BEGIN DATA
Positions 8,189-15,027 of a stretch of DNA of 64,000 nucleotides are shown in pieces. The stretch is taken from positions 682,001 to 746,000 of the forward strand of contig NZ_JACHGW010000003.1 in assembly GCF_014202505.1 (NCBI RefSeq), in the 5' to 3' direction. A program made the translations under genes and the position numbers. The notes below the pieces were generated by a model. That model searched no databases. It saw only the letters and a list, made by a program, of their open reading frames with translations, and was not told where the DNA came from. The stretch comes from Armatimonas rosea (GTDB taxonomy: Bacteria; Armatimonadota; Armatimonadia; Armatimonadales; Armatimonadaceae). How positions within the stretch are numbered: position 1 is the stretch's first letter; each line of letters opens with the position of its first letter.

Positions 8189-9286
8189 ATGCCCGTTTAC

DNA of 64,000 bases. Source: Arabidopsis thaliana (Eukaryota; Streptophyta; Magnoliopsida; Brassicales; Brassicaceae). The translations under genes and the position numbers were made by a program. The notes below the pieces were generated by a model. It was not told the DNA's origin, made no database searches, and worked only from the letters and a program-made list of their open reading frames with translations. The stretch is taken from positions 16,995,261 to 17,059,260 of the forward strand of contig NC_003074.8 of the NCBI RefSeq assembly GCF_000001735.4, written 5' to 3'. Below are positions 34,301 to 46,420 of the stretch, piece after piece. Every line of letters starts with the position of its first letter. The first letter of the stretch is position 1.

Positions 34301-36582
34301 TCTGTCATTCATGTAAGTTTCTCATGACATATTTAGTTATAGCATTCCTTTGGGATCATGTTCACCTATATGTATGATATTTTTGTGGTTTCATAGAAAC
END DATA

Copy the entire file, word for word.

Positions 8,189-15,027 of a stretch of DNA of 64,000 nucleotides are shown in pieces. The stretch is taken from positions 682,001 to 746,000 of the forward strand of contig NZ_JACHGW010000003.1 in assembly GCF_014202505.1 (NCBI RefSeq), in the 5' to 3' direction. A program made the translations under genes and the position numbers. The notes below the pieces were generated by a model. That model searched no databases. It saw only the letters and a list, made by a program, of their open reading frames with translations, and was not told where the DNA came from. The stretch comes from Armatimonas rosea (GTDB taxonomy: Bacteria; Armatimonadota; Armatimonadia; Armatimonadales; Armatimonadaceae). How positions within the stretch are numbered: position 1 is the stretch's first letter; each line of letters opens with the position of its first letter.

Positions 8189-9286
8189 ATGCCCGTTTAC

DNA of 64,000 bases. Source: Arabidopsis thaliana (Eukaryota; Streptophyta; Magnoliopsida; Brassicales; Brassicaceae). The translations under genes and the position numbers were made by a program. The notes below the pieces were generated by a model. It was not told the DNA's origin, made no database searches, and worked only from the letters and a program-made list of their open reading frames with translations. The stretch is taken from positions 16,995,261 to 17,059,260 of the forward strand of contig NC_003074.8 of the NCBI RefSeq assembly GCF_000001735.4, written 5' to 3'. Below are positions 34,301 to 46,420 of the stretch, piece after piece. Every line of letters starts with the position of its first letter. The first letter of the stretch is position 1.

Positions 34301-36582
34301 TCTGTCATTCATGTAAGTTTCTCATGACATATTTAGTTATAGCATTCCTTTGGGATCATGTTCACCTATATGTATGATATTTTTGTGGTTTCATAGAAAC